Setting: The schools are located in a public school system in North Carolina.

Population: Participants will include a prospective group of first grade students (n = 180), 120 of whom are at-risk for writing problems, and a randomly selected sample of 60 who are not at-risk. Intervention students will be selected based on their at-risk status in written expression as defined by falling below the 25th percentile on the WIAT-II Written Expression Composite. The students will be followed longitudinally from the first through the fourth grades. The diversity of the groups will be facilitated by the selection of a school-based sample comprising a wide array of socioeconomic strata and ethnicities.

Intervention: Writing lesson plans from the Process Assessment of the Learner will be used for a randomly assigned group of students who are at-risk for writing problems. The treatment group will receive weekly developmentally appropriate, evidence-based interventions targeted to improve early writing skills in each of the four grades. In this intervention, at-risk students will receive: (a) in grade 1, 24 lesson plans focusing on handwriting automaticity, letter-word writing, and transfer to composition; in grade 2, 24 lesson plans focusing on alphabetic principle, phonemes to graphemes, transfer to word spelling, and composition; in grades 3 and 4, 38 lesson plans focusing on alphabetic principle for spelling, spelling context, structure of words, and expository writing in informational and persuasive essays. The initial interventions focus on the mechanics of writing letters and words; however, with advancing grades students will be asked to engage in more text generation and narrative transcription. These interventions follow a developmental sequence, and the researchers are testing the role of using this sequence to track how written expression changes over time.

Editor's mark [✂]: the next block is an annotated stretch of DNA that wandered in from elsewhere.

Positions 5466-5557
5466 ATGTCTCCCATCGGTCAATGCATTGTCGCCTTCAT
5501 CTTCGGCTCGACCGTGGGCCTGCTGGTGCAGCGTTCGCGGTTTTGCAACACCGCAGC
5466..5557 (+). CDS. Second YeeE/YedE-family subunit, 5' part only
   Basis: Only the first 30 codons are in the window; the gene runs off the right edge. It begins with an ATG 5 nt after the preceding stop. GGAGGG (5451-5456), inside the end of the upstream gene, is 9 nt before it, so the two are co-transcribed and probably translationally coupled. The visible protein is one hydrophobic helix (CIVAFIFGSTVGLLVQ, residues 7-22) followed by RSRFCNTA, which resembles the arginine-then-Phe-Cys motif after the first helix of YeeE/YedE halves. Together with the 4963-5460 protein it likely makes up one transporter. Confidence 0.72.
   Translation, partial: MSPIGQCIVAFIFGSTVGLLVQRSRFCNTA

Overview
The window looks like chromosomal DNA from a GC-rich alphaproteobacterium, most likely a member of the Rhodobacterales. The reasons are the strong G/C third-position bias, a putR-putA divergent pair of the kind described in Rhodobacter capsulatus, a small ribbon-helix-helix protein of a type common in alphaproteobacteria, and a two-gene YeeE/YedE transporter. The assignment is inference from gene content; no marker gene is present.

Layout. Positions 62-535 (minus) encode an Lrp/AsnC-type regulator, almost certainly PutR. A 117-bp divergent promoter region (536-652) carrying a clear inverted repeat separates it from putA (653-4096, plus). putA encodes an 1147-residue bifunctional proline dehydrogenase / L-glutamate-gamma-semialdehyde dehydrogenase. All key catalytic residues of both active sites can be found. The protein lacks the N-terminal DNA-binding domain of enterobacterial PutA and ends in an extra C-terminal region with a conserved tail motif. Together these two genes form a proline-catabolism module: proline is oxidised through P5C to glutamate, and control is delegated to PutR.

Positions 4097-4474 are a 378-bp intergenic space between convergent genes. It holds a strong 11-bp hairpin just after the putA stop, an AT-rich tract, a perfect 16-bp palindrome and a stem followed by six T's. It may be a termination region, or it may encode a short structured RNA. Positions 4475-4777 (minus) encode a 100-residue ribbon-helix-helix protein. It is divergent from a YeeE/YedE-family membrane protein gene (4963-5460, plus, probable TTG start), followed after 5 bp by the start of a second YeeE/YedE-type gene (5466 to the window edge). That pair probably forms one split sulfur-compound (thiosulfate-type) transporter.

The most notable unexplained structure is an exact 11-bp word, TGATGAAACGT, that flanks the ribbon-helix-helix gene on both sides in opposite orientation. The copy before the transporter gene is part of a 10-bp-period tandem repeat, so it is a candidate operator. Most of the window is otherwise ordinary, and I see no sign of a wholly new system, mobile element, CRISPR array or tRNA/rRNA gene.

Research Design and Methods: This project will employ a longitudinal design that will permit examination of: (1) written language development and writing problems for students in grades 1 to 4, and (2) the change in written language skills associated with a developmentally appropriate and evidence-based intervention. In grade 1, the 120 students who are deemed at-risk will be randomly assigned into a non-treatment at-risk group (n = 60) and a treatment at-risk group (n = 60).

Control Condition: The non-treatment at-risk group and the non-risk group will receive only the writing instruction offered by the regular curriculum.

Key Measures: Utilizing the Simple View of Writing model, children will receive cognitive measures during each of the four years of the project that will assess linguistic functions, working memory, short and long term memory, attention, executive functions, and graphomotor speed and coordination. Selected aspects of the social environment (e.g., socioeconomic status) and associated child (e.g., reading skills, ADHD) and classroom variables (teacher-student relationships) also will be examined.

Data Analytic Strategy: Key data analyses will include use of growth curve modeling of written expression for all three groups, with a particular focus on the treatment at-risk group.

Publications from this project:

Hooper, S.R., Roberts, J.E., Nelson, L., Zeisel, S., and Kasambira, D. (2010). Preschool Predictors of Narrative Writing Skills in Elementary School Children. School Psychology Quarterly, 25: 1–12.

Hooper, S.R., Roberts, J.E., Sideris, J., Burchinal, M., and Zeisel, S. (2010). Longitudinal Predictors of Reading and Math Skills for African-American Youth across Two Studies: An Examination of Similar Predictors at Different Developmental Time Points. Developmental Psychology, 46 (5): 1018–1029.

Zins, J.M., and Hooper, S.R. (2012). The Interrelationship Of Child Development and Written Language Development. In E. L. Grigorenko, E. Mambrino, D. D. Preiss (Eds.), Writing: A Mosaic Of New Perspectives (pp. 47–64). New York, NY US: Psychology Press.